A father and son are walking down the hill toward their favorite fishing hole when they come across another man and his son who are just leaving.
In their wake they have left a tangled mess of tippet broken off in frustrated snags, wrenched fishing hooks, empty soda cans, and fish heads littering the bottom of the lake. “Look,” says the boy to his father, “what a mess!” “I only hope,” says the father to his son, “that I can be as great an influence on you as that man has been on his son.”
Parents are their children’s most powerful role models. And when it comes to following fishing decorum, our children learn the rules and regulations of fishing by way of example: what we say, what we do, and whether we follow our own advice.
While most of the basics of fishing etiquette are self-evident, since they derive from the existential circumstance of sharing nature with others, some protocol may not be as obvious. To clarify matters for parents and their budding anglers, Idaho’s Department of Fish and Game has published Family Fishing Water Regulations, a guidebook that includes a list of simple “do’s” and “don’ts” that can assist us with our etiquette engineering. Here are a few of the highlights:
Personal space is at a premium in some fishing spots and must be respected and maximized. Accordingly, there is a first come, first served rule. If someone is already fishing, search for an unoccupied stretch. If there isn’t one, either wait, or keep moving.
When moving past other anglers, proceed slowly and quietly. While many anglers don’t mind a friendly “hello,” most anglers do find noise and lengthy conversations intrusive. Local fishing guide Dave Faltings reminds us to “respect people’s distance,” both personally and spatially. And should you strike up a conversation, try not to use any exaggerated movements too close to the water. Unless, of course, you want to see just how fast a trout can swim away, and how angry you can make the angler who is trying to hook it.
Obviously, loud music or ringing cell phones infringe on the privacy of anyone trying to enjoy the wilderness. On the flip side of things, be polite if you ever have the need to hush a loud angler. One favorite technique is to look worried and ask everyone to be silent so you can determine whether the moose you saw earlier is lingering on the bank just ahead.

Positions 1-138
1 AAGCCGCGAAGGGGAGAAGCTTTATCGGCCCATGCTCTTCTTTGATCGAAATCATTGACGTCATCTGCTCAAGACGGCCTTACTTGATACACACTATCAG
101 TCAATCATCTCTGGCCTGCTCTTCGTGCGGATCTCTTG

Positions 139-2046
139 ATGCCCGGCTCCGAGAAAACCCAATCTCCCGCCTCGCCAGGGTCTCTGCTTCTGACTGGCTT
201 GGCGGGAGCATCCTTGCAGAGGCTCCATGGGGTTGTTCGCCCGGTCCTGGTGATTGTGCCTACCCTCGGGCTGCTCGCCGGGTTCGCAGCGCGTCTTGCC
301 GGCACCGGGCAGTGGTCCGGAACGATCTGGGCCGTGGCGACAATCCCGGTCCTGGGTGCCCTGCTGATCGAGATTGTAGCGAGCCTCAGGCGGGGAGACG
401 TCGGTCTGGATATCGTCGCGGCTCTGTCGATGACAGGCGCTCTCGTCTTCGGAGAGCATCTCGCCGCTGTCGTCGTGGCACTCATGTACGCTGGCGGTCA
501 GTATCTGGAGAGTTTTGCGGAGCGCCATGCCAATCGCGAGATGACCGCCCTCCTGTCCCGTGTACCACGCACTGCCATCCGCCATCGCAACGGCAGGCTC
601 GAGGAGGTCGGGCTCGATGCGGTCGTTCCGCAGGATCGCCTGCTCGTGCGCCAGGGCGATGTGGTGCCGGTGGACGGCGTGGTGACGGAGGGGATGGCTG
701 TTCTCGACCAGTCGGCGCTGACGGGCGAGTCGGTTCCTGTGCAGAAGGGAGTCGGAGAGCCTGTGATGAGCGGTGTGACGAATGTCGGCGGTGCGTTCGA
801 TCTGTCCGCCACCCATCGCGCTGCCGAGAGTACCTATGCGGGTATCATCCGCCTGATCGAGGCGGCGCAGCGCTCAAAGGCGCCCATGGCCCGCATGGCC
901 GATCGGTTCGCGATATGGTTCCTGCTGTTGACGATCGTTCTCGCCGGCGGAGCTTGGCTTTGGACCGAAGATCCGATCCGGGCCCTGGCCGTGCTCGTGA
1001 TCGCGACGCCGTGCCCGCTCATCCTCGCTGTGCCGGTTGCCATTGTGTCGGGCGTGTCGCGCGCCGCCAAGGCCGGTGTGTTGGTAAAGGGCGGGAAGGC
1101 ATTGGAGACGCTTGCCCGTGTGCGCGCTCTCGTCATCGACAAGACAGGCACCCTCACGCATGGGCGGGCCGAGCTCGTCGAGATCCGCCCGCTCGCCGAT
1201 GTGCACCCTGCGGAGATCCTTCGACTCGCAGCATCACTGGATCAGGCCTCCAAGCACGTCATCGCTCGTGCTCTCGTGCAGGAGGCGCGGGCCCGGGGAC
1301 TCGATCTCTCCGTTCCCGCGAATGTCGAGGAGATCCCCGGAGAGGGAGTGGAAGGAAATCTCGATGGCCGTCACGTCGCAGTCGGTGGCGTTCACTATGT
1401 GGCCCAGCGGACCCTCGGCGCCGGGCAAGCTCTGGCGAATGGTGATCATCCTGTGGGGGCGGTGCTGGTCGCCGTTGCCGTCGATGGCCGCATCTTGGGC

Needless to say, never leave your energy bar wrapper on the ground or fish heads in the pond. If you insist on bringing consumable items with you, pack them out; never throw anything in the water. Faltings always encourages anglers to leave the area better than it was, emphasizing that rivers and streams are delicate ecosystems that need to be protected not only for our enjoyment, but also for the animals and plants that live there.
Of course, any discussion of fishing etiquette must include how to gain access to a lake or stream. One cardinal rule deals with private land: It is considered trespassing to enter and fish on someone’s land without permission. If you do need to cross private land, by all means, ask. Most owners will usually grant your request to fish, but it is always polite to ask. If you don’t, they might just decide to teach you a lesson and have you “reeled” away from the premises. Finally, as Faltings reminds us, “leave the property the way you found it,” so that future anglers will be allowed to fish there. >>>
Use Fisherman’s Access Trails
These lovely stretches of land have been set aside for the angler to access waterways in the least intrusive way. Look for the big brown state government signs and follow them. It may mean a slightly longer walk, but take your time, enjoy the scenery, and get your trip off on the right foot.
One last suggestion: Read and familiarize yourself with local fishing rules and Idaho Fish and Game’s Family Fishing Water Regulations before casting your line.